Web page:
Monday, September 25, 2017

Nature Publishing Group continues to deceive about #OpenAccess to genome papers

I was reminded today about the wonderful history of Nature in it's claim that it would make all papers reporting a new genome sequence freely and openly available. I wrote about how this was, well, not the truth, in 2012: The Tree of Life: Hey Nature Publishing Group - When are you going to live up to your promises about "free" genome papers? #opengate #aaaaaarrgh. And today I decided to recheck this.

So I searched for "Genome sequence" on the Nature site

And, well, I found a doozy of an example of a paper that is supposed to be openly available but is not. Initial sequencing and analysis of the human genome



That's right.  The "public" human genome paper is not freely or openly available.  It is $4.99 to rent or $20 to purchase.  Is this Nature's way of saying "We think the Lander et al. paper did not actually report on a genome?" and that the Venter paper truly won the race?  I don't think so.  I think this is a way of Nature saying "How can we make money off of our past papers? Which one gets a lot of looks? What? It is freely available? Change that." or something like that.

Want to bet they will say this is a mistake?  Want to bet they will not refund anybody's money who paid for this?

Here is a simple solution for everyone out there.  Do not trust Nature Publishing Group to make something available even if they say they will.


UPDATE 9/25 1 PM

But wait - there is more.  The Plasmodium genome paper, which I wrote about in 2012 not being available and which Nature promised to fix is again behind a pay wall










And more




Friday, September 01, 2017

Trip to Chaa Creek Lodge in Belize - Day 1

Note - writing this with some help from my daughter.

My family and I went on a trip to Belize in early August 2017 and I am posting some notes and pictures from the trip here.

We chose Belize for a few semi - random reasons.  First, we had wanted to go to Europe but we really only could travel just the week before school started for my kids and we felt like Europe was (1) too far (2) would involve too much jet lag and (3) would involve too many Real Madrid fans.  So we started looking around closer to home.  We wanted to go out of the country (out of the USA - not just out of California, though it really is it's own country).  So - well - we looked at Mexico.  And Central America.  And we settled on Belize.

We decided to spend the whole week of our trip at one place and, since we have been going to Hawaii a bit recently, we decided we did not want to spend our time in a beach-like setting, so we looked for places in the inland rainforesty areas.  My wife spent quite a lot of time searching for possible places and she came up with some candidates and after discussions on the pluses and minuses of all the places and after also asking Twitter and friends and such we settled on Chaa Creek.  An ecolodge of sorts with a slight upscale angle.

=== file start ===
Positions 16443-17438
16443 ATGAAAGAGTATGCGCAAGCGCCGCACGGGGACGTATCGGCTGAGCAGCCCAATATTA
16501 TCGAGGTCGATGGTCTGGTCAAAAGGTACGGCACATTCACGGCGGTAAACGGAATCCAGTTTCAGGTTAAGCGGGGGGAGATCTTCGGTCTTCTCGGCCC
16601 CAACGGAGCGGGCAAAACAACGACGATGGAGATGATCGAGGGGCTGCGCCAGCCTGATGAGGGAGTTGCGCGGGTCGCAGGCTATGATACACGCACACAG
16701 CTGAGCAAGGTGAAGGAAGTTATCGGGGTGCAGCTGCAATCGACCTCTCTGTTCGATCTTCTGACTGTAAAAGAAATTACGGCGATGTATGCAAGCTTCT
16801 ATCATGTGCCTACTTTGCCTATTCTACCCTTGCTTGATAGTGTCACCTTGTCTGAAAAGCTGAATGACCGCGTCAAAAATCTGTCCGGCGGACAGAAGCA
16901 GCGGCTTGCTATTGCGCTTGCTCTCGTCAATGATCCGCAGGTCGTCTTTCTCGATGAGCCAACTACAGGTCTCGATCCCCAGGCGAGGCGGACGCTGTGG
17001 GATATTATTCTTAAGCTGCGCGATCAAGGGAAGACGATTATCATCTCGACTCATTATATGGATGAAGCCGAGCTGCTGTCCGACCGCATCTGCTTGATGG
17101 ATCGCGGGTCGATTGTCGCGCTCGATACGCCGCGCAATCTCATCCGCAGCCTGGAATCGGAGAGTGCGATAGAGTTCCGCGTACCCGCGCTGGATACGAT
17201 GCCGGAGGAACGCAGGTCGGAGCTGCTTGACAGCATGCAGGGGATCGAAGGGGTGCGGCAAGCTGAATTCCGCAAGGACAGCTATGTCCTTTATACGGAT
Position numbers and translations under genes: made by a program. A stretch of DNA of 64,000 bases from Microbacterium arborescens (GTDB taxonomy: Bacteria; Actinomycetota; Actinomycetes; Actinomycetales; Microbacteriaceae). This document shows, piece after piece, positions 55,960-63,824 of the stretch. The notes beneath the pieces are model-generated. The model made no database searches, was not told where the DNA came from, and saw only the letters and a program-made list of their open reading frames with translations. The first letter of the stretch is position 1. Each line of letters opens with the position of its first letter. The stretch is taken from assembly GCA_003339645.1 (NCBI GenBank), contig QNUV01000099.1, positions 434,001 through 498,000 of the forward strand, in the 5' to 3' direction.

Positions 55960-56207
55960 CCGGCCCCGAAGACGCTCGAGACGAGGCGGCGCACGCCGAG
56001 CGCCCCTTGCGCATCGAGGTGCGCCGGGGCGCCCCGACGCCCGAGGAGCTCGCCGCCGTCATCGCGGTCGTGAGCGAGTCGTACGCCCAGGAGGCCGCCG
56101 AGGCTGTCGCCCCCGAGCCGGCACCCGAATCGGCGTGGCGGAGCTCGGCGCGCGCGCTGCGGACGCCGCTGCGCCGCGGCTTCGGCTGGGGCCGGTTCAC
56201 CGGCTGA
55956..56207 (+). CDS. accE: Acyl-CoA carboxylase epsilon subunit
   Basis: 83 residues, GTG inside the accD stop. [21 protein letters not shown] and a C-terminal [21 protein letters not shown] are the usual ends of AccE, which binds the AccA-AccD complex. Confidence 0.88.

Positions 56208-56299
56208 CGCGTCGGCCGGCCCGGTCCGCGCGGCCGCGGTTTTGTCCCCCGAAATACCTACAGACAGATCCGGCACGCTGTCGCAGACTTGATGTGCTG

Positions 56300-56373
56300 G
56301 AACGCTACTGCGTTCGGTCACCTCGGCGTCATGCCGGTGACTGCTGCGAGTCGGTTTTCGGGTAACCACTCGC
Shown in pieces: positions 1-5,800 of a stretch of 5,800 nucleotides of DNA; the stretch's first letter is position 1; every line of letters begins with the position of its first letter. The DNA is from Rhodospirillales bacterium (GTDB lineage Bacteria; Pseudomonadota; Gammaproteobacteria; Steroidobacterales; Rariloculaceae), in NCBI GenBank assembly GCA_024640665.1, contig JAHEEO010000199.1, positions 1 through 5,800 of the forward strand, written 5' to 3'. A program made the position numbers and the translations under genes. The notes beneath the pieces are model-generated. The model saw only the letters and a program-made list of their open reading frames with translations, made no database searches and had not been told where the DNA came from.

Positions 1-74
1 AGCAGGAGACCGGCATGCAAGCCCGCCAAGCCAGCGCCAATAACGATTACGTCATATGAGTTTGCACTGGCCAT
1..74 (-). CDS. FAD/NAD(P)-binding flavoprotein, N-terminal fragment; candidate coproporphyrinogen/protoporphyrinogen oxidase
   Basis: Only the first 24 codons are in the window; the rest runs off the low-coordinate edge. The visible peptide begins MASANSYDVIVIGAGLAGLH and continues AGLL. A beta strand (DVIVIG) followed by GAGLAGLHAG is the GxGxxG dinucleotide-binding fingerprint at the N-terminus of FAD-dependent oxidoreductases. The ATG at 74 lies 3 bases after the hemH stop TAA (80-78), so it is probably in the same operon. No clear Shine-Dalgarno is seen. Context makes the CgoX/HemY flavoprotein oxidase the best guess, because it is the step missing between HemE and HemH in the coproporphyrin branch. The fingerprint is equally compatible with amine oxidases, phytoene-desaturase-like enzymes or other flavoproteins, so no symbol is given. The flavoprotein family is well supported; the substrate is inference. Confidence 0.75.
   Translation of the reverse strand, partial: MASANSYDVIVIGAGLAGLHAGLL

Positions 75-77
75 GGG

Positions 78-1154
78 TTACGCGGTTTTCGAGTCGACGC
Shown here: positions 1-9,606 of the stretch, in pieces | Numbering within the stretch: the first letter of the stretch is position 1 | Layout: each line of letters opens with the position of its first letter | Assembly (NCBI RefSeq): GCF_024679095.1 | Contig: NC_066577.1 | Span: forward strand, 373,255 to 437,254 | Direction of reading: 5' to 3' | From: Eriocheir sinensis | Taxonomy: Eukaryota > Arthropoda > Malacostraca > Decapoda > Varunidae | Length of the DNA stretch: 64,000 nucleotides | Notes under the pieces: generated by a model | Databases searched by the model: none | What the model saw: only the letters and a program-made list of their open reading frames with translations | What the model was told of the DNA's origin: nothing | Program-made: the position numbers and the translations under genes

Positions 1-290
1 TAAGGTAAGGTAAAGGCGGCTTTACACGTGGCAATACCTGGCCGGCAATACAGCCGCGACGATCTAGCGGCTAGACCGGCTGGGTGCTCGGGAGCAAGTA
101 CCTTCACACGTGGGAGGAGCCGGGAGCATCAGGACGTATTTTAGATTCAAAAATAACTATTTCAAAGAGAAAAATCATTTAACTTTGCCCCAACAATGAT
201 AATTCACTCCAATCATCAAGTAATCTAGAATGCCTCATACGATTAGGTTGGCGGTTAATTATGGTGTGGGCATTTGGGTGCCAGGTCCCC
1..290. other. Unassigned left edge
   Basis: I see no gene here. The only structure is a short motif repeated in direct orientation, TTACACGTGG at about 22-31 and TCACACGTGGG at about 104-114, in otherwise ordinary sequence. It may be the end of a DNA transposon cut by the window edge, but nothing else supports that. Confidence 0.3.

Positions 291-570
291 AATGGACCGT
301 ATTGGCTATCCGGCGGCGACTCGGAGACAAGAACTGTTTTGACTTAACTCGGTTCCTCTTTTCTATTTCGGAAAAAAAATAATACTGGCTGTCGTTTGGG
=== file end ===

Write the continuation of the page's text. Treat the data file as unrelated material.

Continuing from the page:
More on the place and such later.

Right now I really want to start to get some pictures posted.  So here are some from our travel day.

SMF to Dallas to Belize.

On the plane
I did not take too many (well, more than one) pictures on the actual trip.  But suffice it to say we flew on a plane.


An interesting shirt at a shop at the airport

Waiting for our ride while all the local taxi drivers, well, tried to offer us rides in ways I found to be, well, dubious. 

The ride to Chaa Creek was about two hours long.  I took some pics along the way.  Here are some of them.  Oh - and our driver, Edward, was an FC Barcelona fan.  Yay.

On the road to Chaa Creek

On the road to Chaa Creek

On the road to Chaa Creek

On the road to Chaa Creek

On the road to Chaa Creek

On the road to Chaa Creek

On the road to Chaa Creek

On the road to Chaa Creek

On the road to Chaa Creek

On the road to Chaa Creek

On the road to Chaa Creek

On the road to Chaa Creek

On the road to Chaa Creek

On the road to Chaa Creek

On the road to Chaa Creek

On the road to Chaa Creek 
On the road to Chaa Creek 
On the road to Chaa Creek 
Off to the reception building 
Off to the reception building

Off to the reception building

Off to the reception building

We settled in, got some dinner, and were very hot.  Like really very hot.  Like really really warmer than warm.  It was beautiful.  And interesting.  And hot.  Really really hot.  Or, more relevant.  It was hot and really really humid.  I mean, I grew up in the Washington DC area so I know hot and humid.  But I live in California now, where hot and humid usually do not go together.  We get hot in Davis.  Really really really hot.  But dry. Like really really dry. .